Observation without surgery for localized, suspected adrenal neuroblastoma in infants
Studies suggest that selected presumed neuroblastomas detected in infants by screening or incidental ultrasound may safely be observed without obtaining a definitive histologic diagnosis and without surgical intervention, thus avoiding potential complications of surgery in the newborn.[4,5,6] The experience with tumors detected by mass urinary catecholamine metabolite screening in Japan appears to be applicable to tumors detected by prenatal or perinatal ultrasound in the United States. The COG is investigating systematic observation without surgery for infants with presumed small Evans stage I adrenal neuroblastoma detected by prenatal or perinatal ultrasound.
Patients categorized as intermediate risk (refer to Table 1 in the Stage Information section of this summary) have been successfully treated with surgery and 12 to 24 weeks of the same chemotherapy regimen described above (COG-A3961). As a rule, patients whose tumors have unfavorable biology receive twice as many cycles of chemotherapy as those with favorable biology.
Whether initial chemotherapy is indicated for all intermediate-risk infants with localized neuroblastoma is controversial. A German prospective clinical trial enrolled 340 infants aged 1 year or younger whose tumors were stage 1, 2, or 3, histologically verified, and lacked MYCN amplification. Forty-four of 93 infants with unresected tumors experienced spontaneous regression (17 were complete regressions) and 39 infants experienced progression. The 3-year overall survival (OS) rate was 99%, and the metastases-free survival rate was 94% for infants with unresected tumors and was not different from infants treated with surgery or chemotherapy (median follow-up, 58 months). The investigators suggested that a wait-and-see strategy is appropriate for infants with localized neuroblastoma because regressions have been observed after the first year of life.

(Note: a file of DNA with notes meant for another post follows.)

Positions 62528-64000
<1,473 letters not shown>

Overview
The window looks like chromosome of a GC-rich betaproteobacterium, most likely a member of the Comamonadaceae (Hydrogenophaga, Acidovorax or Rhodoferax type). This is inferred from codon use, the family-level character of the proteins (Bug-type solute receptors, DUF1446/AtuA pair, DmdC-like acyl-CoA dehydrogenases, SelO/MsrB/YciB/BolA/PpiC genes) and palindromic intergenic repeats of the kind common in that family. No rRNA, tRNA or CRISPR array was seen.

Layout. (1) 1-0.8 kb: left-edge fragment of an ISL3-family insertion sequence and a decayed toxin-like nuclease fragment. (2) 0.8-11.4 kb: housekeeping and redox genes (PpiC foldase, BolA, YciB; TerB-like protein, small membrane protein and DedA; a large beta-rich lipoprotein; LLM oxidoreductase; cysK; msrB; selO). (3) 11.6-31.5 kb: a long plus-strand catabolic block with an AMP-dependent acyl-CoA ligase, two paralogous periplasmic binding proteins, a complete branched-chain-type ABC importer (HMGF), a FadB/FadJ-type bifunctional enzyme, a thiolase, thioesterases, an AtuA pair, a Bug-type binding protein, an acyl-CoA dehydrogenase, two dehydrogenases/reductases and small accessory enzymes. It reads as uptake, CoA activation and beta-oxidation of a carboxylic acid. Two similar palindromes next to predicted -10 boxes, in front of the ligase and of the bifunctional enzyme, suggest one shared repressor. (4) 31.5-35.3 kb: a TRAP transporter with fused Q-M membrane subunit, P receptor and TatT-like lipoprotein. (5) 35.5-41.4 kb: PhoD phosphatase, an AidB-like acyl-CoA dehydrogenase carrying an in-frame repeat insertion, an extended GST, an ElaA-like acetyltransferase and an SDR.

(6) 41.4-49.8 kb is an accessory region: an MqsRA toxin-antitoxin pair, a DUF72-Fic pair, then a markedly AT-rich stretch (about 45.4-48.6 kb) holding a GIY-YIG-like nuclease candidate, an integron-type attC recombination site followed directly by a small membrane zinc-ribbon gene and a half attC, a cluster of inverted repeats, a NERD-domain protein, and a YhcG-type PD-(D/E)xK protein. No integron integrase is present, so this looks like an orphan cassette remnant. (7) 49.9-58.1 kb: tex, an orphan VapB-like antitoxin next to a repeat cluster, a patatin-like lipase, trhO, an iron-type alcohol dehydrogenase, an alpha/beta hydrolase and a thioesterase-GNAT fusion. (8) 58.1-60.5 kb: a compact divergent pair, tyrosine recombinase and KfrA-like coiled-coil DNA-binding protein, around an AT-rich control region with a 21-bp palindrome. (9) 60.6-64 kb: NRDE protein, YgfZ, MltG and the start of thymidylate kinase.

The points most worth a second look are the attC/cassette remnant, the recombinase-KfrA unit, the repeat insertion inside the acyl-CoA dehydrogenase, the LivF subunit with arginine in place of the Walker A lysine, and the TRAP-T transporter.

Moderate-dose chemotherapy has been shown to be effective in the prospective Infant Neuroblastoma European Study (INES 99.1 [EURO-INF-NB-STUDY-1999-99.1]), where about half of the infants with unresectable, nonmetastatic neuroblastoma and no MYCN amplification underwent a safe surgical resection and avoided long-term adverse effects. The 5-year OS rate was 99% and the event-free survival (EFS) rate was 90% (median follow-up, 6 years). In this study, infants undergoing surgical resection had a better EFS than those who did not have surgery.[Level of evidence: 3iiA]
In contrast, patients categorized as high risk (refer to Table 1 of the Stage Information section of the summary) are generally treated with dose-intensive multiagent chemotherapy consisting of very high doses of the drugs listed above but often also including ifosfamide and high-dose cisplatin. After a response to chemotherapy, resection of the primary tumor should be attempted, followed by myeloablative chemotherapy and autologous stem cell transplantation. Radiation of residual tumor and original sites of metastases is often performed before, during, or after myeloablative therapy. After recovery, patients are treated with oral 13-cis -retinoic acid for 6 months. Both myeloablative therapy and retinoic acid improve outcome in patients categorized as high risk.[8,9]; [Level of evidence: 1iiA] Compared to retinoic acid alone, chimeric anti-GD2 antibody ch14.18 combined with granulocyte macrophage-colony stimulating factor and interleukin-2 and given in concert with retinoic acid improves event-free survival for high-risk neuroblastoma patients in remission after stem cell transplant.